The economics of immigration: A boon for B.C. with support in place
January 30, 2023
By BIV News |
Last year was one of the busiest years on record for businesses and organizations that help immigrants arrive and settle in Canada, and the immigration boom is just beginning.
The country welcomed a whopping 431,645 new permanent residents in 2022, and Ottawa plans to add as many as 500,000 immigrants to the country on an annual basis.
This unprecedented influx of immigrants promises to be a key economic driver for Metro Vancouver, B.C. and Canada. But researchers and those on the frontlines of immigration caution that data, funding, protections and planning are needed to ensure the rising tide of population growth lifts all boats.
At S.U.C.C.E.S.S., one of the province’s largest newcomer services non-profit organizations, there are now wait lists – although usually limited to one or two weeks – for almost all of the organization’s programs, which range from language aid and job assistance, to credential recognition, said CEO Queenie Choo.
“We are over-subscribed in all our service locations,” Choo said. “Over the last two-and-a-half years, the international travel restrictions and the visa office slowdowns [due to the pandemic] has meant that many immigrants were able to actually arrive in Canada even though we were in the process of visa approval.
“So the numbers we are seeing now is not just the increased number of newcomers this year, but also the backlog of people we need to do catch-up on from the pandemic. Add on the Afghan and Ukrainian arrivals, and this is very much an unprecedented era – and we hope the resources dedicated to these causes are in alignment with the increasing numbers.”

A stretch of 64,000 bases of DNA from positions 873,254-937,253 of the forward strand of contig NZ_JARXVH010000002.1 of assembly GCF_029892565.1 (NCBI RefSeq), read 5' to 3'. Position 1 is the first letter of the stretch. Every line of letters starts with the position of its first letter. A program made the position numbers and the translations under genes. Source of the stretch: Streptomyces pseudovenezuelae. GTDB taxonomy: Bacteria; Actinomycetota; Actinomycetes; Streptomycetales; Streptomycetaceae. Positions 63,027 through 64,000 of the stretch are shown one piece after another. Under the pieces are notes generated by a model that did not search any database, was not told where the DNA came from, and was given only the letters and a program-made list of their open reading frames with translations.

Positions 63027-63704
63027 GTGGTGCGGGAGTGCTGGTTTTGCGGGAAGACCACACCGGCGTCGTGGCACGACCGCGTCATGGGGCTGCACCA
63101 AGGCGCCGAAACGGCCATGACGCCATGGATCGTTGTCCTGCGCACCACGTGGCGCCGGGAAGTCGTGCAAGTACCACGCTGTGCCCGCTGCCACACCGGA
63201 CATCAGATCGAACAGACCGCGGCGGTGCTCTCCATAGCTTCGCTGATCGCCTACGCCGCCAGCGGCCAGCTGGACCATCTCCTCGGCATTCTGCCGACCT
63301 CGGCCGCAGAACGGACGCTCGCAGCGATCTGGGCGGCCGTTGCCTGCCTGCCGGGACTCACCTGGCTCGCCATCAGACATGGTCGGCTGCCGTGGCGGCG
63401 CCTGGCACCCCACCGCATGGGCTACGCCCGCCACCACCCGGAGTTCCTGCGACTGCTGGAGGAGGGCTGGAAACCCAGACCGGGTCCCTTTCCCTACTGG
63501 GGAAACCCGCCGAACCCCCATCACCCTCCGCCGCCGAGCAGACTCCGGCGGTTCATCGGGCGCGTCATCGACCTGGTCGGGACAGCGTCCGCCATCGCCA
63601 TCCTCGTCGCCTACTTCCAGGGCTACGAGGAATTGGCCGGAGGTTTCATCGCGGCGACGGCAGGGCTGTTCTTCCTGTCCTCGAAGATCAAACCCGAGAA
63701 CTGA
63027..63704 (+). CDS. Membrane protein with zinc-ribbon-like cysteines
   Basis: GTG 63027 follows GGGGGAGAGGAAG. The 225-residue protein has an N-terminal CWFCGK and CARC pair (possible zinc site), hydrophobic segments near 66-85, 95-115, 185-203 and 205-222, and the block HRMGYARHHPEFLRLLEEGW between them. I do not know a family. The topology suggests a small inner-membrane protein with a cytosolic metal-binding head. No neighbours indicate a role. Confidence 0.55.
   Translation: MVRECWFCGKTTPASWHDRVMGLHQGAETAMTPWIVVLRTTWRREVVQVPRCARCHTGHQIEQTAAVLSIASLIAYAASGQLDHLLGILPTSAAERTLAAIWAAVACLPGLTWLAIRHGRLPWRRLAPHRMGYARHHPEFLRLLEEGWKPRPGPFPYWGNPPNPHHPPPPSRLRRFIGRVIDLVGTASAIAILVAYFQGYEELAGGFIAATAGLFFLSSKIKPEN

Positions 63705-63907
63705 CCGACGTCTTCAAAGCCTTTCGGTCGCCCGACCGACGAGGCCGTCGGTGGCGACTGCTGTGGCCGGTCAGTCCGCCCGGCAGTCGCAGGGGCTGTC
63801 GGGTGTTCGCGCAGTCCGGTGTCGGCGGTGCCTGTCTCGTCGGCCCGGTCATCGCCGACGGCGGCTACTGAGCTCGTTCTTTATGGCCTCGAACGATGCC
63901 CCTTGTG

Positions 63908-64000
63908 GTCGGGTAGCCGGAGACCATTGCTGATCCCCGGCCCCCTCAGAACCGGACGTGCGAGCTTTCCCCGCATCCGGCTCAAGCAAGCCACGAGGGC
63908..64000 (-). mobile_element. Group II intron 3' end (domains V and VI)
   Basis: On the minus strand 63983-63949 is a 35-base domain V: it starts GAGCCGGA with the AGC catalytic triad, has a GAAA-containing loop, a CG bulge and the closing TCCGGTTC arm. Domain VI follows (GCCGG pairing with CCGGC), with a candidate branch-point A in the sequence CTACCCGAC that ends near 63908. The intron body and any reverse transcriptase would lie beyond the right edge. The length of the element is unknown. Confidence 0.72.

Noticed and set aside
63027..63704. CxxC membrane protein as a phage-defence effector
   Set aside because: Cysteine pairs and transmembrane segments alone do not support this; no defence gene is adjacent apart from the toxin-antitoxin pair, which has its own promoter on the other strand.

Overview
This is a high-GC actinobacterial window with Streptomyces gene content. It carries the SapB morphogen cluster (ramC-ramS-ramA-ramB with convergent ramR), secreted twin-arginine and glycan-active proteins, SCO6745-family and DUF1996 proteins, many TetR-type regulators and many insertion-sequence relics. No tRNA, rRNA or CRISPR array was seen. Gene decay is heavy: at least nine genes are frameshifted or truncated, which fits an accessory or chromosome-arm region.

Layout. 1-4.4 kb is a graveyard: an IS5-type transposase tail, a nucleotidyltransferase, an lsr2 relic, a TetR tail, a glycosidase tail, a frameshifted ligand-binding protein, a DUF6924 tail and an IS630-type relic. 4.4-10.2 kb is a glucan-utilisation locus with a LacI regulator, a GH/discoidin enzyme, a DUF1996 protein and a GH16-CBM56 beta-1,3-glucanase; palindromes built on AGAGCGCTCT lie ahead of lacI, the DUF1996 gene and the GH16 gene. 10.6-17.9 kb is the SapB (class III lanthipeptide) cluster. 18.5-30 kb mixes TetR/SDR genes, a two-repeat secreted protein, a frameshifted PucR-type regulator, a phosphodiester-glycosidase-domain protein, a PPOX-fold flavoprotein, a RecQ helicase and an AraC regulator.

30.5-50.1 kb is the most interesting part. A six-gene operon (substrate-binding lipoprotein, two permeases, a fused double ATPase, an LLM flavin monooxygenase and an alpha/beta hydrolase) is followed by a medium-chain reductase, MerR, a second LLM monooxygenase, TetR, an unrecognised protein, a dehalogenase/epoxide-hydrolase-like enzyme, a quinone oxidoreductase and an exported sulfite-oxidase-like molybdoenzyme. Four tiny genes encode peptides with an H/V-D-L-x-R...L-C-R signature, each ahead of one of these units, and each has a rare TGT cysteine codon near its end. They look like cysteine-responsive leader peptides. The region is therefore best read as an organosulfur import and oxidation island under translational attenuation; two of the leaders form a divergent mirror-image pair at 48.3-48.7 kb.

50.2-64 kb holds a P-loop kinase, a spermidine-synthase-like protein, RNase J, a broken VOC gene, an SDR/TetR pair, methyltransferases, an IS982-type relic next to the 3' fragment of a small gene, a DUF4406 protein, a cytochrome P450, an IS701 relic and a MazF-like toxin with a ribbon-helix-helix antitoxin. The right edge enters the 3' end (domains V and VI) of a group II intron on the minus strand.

Vancouver-based immigration lawyer Richard Kurland of the Kurland Tobe law firm said Canada’s large, record-breaking immigration numbers extend beyond the new permanent resident numbers announced by Ottawa. He noted that in recent years, Canada has dramatically altered its immigration policy, tripling the inventory of temporary-status people in Canada while changing rules to make it nearly impossible for people who are not already working or studying in Canada to qualify for permanent residency.
“What this means is that the number of foreign workers and students ballooned from about 1.2 million around six years ago to over 3.2 million today,” Kurland said. “From that inventory, Canada will select about 500,000 people as permanent residents next year.”
For the large pool of temporary residents already living in Canada, the new system is a competition to compile a high-enough human capital score to qualify for permanent residency, said Kurland. The result: Work for immigration lawyers and consultants is booming.